Bungo Stray Dogs, Vol. 1

By Kafka Asagiri and Sango Harukawa. Released in Japan by Kadokawa Shoten, serialization ongoing in the magazine Young Ace. Released in North America by Yen Press. Translated by Kevin Gifford.

I often regret that I haven’t read as much classical Japanese literature as I should. To be fair, a great deal of it is not translated into English, but there’s a ton that is as well, and for all that I’ve wanted to read No Longer Human, it sits on my phone with about 80 million other books I tried to read and then got distracted by. But I suppose I’m going in with the wrong mindset, as I don’t really want to read these works for their literary value, but in order to understand what the hell is going on in all the manga that make references to them. And honestly, do I know any other Dazai than No Longer Human? Did I even know the classic film Rashomon was based on a short story? And if I knew the literary references that flit throughout the first volume of Bungo Stray Dogs, would I find it more interesting than I did?

Without the literary references, what we have here is a somewhat standard superhero team-up story. Our young hero is an abandoned orphan fleeing a monstrous tiger creature that’s been following him around and wreaking havoc; he sees a very eccentric young man supposedly trying to kill himself in the nearby river and rescues him, and their two lives become intertwined. It turns out that a) the supposedly suicidal young man (like Zetsubou-sensei, it’s played for laughs throughout) is part of a group with powers who form a detective agency, and b) our hero IS the tiger that follows him around – that’s his power, though he’s been sort of suppressing it. After a brief test to see if he has the skill and compassion to make it in their agency, he joins up with them and they battle a mafia kingpin who uses his powers not for niceness, but for evil.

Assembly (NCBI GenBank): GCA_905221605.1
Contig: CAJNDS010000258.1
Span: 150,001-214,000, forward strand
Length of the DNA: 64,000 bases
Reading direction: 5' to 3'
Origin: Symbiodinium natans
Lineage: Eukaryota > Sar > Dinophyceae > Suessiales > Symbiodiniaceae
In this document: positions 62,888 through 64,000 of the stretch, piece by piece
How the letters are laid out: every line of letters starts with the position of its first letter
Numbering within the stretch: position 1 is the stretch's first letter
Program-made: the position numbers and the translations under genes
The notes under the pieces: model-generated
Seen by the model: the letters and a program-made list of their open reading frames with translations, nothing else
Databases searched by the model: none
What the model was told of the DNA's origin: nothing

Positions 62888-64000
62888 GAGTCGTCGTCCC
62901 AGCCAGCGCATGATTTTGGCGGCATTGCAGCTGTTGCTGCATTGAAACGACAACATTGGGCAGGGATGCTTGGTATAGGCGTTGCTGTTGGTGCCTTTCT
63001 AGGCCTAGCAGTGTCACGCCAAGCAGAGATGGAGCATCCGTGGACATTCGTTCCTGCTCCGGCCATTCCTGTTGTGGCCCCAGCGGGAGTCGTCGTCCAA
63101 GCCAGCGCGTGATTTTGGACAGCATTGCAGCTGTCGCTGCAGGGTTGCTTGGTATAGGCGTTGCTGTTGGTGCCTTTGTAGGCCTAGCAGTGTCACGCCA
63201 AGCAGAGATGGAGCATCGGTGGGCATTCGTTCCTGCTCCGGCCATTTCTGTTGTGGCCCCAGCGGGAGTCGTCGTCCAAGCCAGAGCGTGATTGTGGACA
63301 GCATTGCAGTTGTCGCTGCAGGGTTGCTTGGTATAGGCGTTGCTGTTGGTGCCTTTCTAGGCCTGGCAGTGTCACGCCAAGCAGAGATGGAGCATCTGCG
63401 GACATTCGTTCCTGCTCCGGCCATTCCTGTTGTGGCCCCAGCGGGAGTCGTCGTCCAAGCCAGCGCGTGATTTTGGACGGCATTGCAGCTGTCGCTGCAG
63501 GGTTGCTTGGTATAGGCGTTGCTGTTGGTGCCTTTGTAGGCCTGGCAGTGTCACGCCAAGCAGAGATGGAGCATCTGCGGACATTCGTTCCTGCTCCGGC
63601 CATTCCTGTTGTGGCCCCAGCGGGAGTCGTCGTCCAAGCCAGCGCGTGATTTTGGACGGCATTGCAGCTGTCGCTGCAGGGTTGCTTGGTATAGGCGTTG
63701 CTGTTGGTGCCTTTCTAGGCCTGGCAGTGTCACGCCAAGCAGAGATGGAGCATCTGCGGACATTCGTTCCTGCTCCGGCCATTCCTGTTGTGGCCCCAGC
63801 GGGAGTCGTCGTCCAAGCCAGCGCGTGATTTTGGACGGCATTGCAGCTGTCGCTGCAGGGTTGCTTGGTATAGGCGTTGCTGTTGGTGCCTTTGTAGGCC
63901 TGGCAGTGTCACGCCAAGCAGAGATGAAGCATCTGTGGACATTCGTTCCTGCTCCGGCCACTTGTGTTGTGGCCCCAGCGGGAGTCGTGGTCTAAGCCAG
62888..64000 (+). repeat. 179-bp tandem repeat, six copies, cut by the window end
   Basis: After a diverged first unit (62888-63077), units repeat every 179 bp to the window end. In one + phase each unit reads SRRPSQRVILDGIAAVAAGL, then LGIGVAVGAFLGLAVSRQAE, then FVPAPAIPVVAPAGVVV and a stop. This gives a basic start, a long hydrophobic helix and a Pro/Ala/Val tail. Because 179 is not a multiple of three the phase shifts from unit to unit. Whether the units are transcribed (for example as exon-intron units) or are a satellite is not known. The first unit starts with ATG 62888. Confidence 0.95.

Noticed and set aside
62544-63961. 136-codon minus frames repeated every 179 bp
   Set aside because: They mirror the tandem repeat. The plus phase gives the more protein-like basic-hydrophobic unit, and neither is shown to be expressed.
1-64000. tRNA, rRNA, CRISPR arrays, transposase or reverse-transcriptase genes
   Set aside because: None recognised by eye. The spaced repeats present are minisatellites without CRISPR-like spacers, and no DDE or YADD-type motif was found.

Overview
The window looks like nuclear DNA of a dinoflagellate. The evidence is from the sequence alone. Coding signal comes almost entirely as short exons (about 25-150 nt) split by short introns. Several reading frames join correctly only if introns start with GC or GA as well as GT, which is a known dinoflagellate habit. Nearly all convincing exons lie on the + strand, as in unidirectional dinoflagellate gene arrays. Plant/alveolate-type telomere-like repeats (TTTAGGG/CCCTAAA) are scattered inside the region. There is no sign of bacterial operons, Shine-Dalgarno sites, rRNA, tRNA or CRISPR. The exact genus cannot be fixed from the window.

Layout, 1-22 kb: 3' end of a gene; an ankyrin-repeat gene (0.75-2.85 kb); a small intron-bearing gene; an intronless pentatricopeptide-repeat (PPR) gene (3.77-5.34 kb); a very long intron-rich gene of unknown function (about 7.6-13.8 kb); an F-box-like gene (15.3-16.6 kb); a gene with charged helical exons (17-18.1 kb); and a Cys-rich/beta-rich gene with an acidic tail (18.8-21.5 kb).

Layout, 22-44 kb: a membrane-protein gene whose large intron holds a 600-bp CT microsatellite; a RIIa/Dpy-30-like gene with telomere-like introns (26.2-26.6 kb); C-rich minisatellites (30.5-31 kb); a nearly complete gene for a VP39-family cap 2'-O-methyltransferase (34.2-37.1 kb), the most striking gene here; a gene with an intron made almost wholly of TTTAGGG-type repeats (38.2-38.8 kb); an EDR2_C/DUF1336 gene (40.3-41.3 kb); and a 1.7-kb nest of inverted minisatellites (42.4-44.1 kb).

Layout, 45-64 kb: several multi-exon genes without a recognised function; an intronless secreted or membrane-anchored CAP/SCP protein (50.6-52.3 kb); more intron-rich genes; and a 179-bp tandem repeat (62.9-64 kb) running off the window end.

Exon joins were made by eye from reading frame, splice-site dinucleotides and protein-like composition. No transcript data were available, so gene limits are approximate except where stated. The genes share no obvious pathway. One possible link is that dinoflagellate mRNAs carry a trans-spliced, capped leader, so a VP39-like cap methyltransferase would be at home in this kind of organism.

The literary references come in because they’re all named after famous Japanese authors and poets, and their powers are based on their most famous work. Dazai is the eccentric man, and his power is No Longer Human. The villain, Akutagawa, has a power called Rashomon, from the short story of the same name. And so forth. Without this, unfortunately, you’re mostly left with something that we’ve seen a lot of before, and I’m not sure the gimmick is enough to keep me interested. It doesn’t help that we get brother/sister incest used for humor value, something that can be done with a light touch, but rarely is a light touch used. There’s no doubt this is popular – it spawned an anime, and the cast are attractive bishies who snark at each other much of the time. The action scenes are also pretty well done. But I’m not sure that’s enough to make me come back. It’s good, but lacks that certain something.

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